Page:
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Focus on…African real estate?

Is sub-Saharan African real estate ripe for the plucking? In a recent conversation with Judy Kuan, David Morley of Actis shared why the emerging markets specialist is prudently bullish on the region’s potential.

Within the realm of emerging markets private equity, successful GPs often gain reputations for finding opportunity in unlikely settings. Emerging markets specialist Actis is frequently mentioned in this context, given the firm’s trailblazing investment activities in Africa and Asia.

Now, the firm’s attention has landed on launching its first dedicated real estate fund. The focus? Sub-Saharan Africa. 

Actis’ new $150 million (€117 million) Africa Real Estate Fund includes a $100 million commitment from sole investor CDC – the UK government-owned, development-focused fund of funds – plus existing Actis investments that have been transferred to the fund.


Morley: ready to take on African real estate 

The reasons set forth by David Morley, a partner at Actis and head of the firm’s strategy group, regarding why the firm chose Africa as the focus of its first real estate-focused fund are both historic and opportunistic.

As a firm, Actis’ first priority was to raise and establish its suite of private equity funds, and more recently, the firm also decided to expand its range of activities from pure private equity to a broader array to include real estate, says Morley. “We recognised [real estate] as a separate asset class and given the specific expertise required, we decided to treat it separately.”

“We believe the timing is good from an African perspective,” explains Morley with regards to why Actis chose to focus on sub-Saharan Africa for its first dedicated real estate fund. “We wanted to build on the experience we already had in Africa, where we were already invested in real estate prior.”

From an opportunities standpoint, the growth story is playing out in a multitude of countries in sub-Saharan Africa – with gross domestic product rising 5.2 percent in the region last year. Foreign direct investment to the region is also increasing according to World Bank data, with $17.6 billion funnelled into sub-Saharan Africa last year – notably higher than the $6.2 billion of FDI inflow to the region in 2000. And while the resource/commodities price dynamic plays a significant role in spurring this growth, it is not the only driving factor.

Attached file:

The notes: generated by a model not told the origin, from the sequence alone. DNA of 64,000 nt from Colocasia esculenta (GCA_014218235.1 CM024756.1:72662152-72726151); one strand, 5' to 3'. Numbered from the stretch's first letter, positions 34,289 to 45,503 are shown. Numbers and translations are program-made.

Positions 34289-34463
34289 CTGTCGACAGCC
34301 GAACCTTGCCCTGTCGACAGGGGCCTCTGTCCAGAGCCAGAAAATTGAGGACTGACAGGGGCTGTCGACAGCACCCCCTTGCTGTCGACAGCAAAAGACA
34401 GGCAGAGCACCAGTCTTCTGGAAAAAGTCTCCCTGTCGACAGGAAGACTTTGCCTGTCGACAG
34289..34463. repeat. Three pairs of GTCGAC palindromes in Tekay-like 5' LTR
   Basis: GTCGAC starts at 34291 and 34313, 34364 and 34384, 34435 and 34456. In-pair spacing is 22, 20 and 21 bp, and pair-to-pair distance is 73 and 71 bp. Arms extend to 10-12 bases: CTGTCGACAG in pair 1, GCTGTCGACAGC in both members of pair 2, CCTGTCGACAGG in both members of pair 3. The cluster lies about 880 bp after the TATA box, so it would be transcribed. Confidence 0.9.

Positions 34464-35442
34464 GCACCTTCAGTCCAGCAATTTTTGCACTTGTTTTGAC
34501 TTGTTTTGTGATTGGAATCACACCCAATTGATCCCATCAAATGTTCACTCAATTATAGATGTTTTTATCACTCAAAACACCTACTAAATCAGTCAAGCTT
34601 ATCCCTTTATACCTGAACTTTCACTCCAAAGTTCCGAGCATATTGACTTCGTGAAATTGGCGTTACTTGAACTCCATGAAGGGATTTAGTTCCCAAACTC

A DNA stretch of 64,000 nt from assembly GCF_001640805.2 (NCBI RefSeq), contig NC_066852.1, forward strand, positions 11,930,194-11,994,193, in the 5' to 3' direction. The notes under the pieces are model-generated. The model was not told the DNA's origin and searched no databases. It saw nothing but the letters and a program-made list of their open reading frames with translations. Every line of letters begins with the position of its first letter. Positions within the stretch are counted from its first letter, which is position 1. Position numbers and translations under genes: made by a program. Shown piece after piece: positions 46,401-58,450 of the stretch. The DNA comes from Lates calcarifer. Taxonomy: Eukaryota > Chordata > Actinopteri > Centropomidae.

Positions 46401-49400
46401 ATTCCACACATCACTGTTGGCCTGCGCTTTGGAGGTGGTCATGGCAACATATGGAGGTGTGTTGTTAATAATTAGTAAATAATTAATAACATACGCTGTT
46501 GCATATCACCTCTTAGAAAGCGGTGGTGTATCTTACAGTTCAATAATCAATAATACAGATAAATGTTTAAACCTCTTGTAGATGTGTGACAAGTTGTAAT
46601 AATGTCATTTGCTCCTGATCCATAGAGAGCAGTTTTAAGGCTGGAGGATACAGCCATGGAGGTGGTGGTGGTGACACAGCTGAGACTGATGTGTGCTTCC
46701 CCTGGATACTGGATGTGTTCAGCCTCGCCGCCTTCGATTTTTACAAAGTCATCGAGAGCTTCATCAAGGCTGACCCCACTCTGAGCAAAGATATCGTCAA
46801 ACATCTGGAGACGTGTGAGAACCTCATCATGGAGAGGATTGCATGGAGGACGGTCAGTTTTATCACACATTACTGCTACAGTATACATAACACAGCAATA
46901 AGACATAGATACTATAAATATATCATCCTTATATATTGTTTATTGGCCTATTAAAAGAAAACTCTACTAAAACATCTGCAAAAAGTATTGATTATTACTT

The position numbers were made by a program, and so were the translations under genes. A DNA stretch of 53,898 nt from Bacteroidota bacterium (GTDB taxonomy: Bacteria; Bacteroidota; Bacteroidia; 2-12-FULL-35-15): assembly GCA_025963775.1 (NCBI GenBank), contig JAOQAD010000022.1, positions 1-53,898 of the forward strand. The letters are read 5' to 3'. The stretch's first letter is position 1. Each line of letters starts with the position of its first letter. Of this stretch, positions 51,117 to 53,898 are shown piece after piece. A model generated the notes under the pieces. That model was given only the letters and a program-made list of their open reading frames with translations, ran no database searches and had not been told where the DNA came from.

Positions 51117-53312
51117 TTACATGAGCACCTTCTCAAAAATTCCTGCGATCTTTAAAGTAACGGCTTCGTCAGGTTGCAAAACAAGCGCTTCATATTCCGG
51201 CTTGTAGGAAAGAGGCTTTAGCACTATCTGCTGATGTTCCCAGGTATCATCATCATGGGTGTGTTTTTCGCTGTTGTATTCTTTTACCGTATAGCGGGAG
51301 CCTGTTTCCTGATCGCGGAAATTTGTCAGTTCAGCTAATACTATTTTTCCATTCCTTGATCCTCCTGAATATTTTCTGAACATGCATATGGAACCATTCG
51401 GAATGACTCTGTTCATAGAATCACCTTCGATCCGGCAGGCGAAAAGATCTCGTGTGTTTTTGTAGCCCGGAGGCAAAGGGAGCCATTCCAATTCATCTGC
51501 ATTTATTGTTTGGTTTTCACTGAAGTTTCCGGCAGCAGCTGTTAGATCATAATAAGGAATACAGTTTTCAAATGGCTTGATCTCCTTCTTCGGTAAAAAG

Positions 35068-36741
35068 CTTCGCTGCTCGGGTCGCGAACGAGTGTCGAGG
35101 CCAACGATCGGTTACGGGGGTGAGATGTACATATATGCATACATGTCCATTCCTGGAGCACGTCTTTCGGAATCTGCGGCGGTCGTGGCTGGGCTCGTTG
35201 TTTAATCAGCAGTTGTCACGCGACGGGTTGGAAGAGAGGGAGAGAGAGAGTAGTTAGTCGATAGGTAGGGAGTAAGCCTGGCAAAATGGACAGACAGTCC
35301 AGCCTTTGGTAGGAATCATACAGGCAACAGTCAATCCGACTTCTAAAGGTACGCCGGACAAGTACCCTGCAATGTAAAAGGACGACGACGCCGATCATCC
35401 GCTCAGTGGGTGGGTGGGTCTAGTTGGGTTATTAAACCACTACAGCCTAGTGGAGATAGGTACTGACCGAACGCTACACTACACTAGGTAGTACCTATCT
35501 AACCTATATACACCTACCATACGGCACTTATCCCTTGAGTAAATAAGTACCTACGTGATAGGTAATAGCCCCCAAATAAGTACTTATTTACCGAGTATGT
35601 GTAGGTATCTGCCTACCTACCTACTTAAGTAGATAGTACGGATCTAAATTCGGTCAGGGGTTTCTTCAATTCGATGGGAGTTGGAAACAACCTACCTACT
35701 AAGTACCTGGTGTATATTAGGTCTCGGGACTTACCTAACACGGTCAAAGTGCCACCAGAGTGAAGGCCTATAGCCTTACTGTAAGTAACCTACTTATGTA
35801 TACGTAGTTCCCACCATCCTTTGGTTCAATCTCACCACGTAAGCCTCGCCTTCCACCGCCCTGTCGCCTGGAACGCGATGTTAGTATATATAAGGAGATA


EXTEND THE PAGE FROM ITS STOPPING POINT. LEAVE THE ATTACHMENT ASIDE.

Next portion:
“Certainly we see a significant uptick in investment from South Africa,” says Morley. “For example, West Africa has an attractive size for market growth, and we are seeing significant interest from South African retailers looking to extend their portfolio of retail stores in West Africa.”

“There is a dearth of an international class of properties across both commercial and retail sectors in sub-Saharan Africa,” notes Morley. “On one hand you have a dearth of existing stock, and on the other, you have increasing demand. By intermediating between the two, we feel we can play an important role.”

Investing the real estate fund in this environment is a Johannesburg-based team of six Actis investment professionals. Despite the real estate fund being managed separately from Actis’ existing $550 million Africa private equity funds, Morley anticipates a significant level of collaboration between Actis’ Africa real estate and private equity teams.

“We would certainly hope to see synergies between the two teams and funds,” says Morley, who joined the firm now known as Actis in 1990 and established the firm’s South Africa team in 1995. “And we certainly hope and expect that we are better able to find and assess opportunities based on the experience and relationships we have already in Africa.”

The strategy is not to cover the entire African continent, but rather to concentrate on a select few countries deemed particularly attractive by the firm, says Morley. These markets include Ghana, Nigeria, Tanzania and Kenya – where Actis already manages assets – although Morley does not expect the new real estate fund to invest exclusively in these markets.

As with many markets designated as “emerging”, the focal points of Actis’ real estate activities are not without their challenges. However, these areas of interest tend to be more open to foreign investment than not, and of the legal or regulatory obstacles that do exist, many times Actis can overcome these hurdles doing some extra diligence in choosing its partners.

“By and large, there are few regulatory impediments to offshore investors and developers in building and earning real estate assets in the countries in which we invest,” says Morley. “It varies country by country, but the point to make is that we clearly invest a lot of time and effort in choosing the partner – if we get to a dispute, either we didn’t structure the investment right or we didn’t choose the right partner.”

This approach applies for both real estate and private equity investment activities in sub-Saharan Africa. With Actis’ experience – and successes – gained from a long history of investing in Africa, it seems that the firm is well positioned to realise what potential the region may have on the real estate front as well.